Upsell with care to keep customers happy

155601141-1John Genge explains the finer points of getting customers to spend more without them feeling like they’ve paid over the odds.

When it comes to up-selling extra work and parts, am

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I in danger of overdoing it and putting off my customer from returning?

Simple Answer: No, as long as you speak to your customers in the right way. As consumers we do not mind being upsold to as long as we don’t feel ripped off. And, if the work really needs doing you are surely doing your customer a favour in spotting it now rather than have the inconvenience and sometimes the danger of leaving it unnoticed until it fails.

Empathy is the key. Put yourself in the customer’s shoes. To do this you need information and to be fair, much of this is information that you should already have picked up in your dealings with that customer. You will know the age and mileage of the car, perhaps the date of the next MOT, how long the customer has owned the car and possibly how much longer he or she is likely to continue to. You can also often tell a customer’s general attitude to his car and whether they are inclined to be frugal or not. All of this enables you to get a “feel” for the response that you might get when you advise the customer of additional work.
However, there is always a danger in making assumptions so don’t pre-qualify. Don’t assume that a customer with an old and dented car will resist spending money and vice versa. People have different views and priorities so your job is to try to find out how these apply to their car.

When it comes to additional work always explain and never apologise. There is nothing worse than hearing a patronising statement such as “I’m afraid this will cost you” or “I have some bad news for you”. It’s not bad news, especially if you are able to give the customer a swift and complete repair at a good price so, always state the positives. “We have identified a couple of issues with your car but the good news is that we can solve them for you today” would be a much better way to present the situation to

your customer. Then, explain the work that needs to be done, give just a little detail to build value and then present a price and ask for the business. As an example, air conditioning re-gas is a common one. So, explain that the system has become inefficient, that this might affect fuel economy and if not fixed could lead to more expensive component failure as well as cabin discomfort and driver fatigue. Detail that with the specialist equipment that you have you can fully restore, condition and test the system and moreover (as an additional up sell) can recommend a de-fumigation and bacteria removal at the same time. Explain the price, what it includes, the warranty that you provide and simply ask if you can proceed.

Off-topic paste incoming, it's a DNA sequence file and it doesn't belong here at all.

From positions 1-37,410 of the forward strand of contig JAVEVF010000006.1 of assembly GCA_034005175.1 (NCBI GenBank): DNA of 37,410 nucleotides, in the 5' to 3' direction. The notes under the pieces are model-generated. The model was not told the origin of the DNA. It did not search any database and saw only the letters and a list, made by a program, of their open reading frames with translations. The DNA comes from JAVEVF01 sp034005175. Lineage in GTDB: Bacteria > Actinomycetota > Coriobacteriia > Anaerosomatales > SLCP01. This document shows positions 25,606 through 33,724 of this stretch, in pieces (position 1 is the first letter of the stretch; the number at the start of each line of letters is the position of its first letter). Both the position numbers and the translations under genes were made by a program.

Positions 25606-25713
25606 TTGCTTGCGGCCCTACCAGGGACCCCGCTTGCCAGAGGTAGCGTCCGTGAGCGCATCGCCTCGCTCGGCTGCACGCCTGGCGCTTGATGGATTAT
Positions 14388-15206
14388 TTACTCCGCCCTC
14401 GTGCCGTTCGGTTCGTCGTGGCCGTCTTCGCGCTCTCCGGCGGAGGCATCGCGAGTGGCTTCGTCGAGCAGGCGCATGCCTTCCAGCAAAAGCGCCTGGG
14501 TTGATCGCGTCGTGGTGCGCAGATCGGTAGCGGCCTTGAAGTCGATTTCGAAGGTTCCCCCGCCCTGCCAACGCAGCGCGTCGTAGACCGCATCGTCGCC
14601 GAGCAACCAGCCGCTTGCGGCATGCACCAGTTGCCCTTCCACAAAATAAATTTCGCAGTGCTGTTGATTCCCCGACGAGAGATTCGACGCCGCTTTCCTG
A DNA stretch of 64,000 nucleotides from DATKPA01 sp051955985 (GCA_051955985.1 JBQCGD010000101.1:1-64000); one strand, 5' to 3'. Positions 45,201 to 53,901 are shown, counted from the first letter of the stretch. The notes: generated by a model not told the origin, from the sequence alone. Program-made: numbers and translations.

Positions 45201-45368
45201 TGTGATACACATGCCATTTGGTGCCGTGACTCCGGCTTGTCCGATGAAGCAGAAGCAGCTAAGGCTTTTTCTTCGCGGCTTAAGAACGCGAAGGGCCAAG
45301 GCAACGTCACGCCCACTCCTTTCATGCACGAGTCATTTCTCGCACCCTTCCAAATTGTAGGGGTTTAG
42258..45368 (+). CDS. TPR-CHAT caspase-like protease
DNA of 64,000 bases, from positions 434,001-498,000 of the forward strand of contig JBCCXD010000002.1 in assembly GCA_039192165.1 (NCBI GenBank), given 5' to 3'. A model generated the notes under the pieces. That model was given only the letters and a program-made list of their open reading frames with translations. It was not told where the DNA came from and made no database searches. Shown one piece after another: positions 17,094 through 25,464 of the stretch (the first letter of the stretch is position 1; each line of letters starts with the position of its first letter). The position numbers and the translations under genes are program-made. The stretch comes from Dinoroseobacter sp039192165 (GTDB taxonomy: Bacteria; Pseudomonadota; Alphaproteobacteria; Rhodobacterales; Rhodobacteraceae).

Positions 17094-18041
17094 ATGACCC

Give the reasons to buy today. Some customers will prevaricate so you need to be prepared for this and explain why it is best done now. Cost, convenience, performance, in most cases there is little point in delaying a repair unless it is for tyres or brake linings where there might be a counter argument if a couple of months wear remains. In

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such situations, make a firm future booking and write a specific date on a compliments slip and give it to your customer. Put the date in your diary and call them a week before to reconfirm. You will be more likely to get the work than just leaving it as “call us in a month or two and we’ll get it done for you”.
If they sound unsure of the up sell, reassure them with statements like “Most of our customers have this done, we do this type of repair all the time, this is a common occurrence” (avoid the word “problem”). We all like to feel that we are in the hands of experts.

Build trust and treat with respect. If you give a price, stick to it or if possible, finalise the bill a few pounds lower. Explain to the customer the work carried out and emphasise why it was best to do so now. Leave them with a feeling that they made the right choice.

Finally, always give them a reason to return. This might be a free check, adjustment or if nothing else, give them a discount voucher such as £20 off their MOT or next service, a free aircon pressure test, free alignment check, the list goes on, but show them that you value their custom, are happy to reward them for their loyalty and above all give them a reason to come back to you.

Do these things and up-sell should never be a problem.

This post was written by:

- who has written 1163 posts on CAT Magazine.


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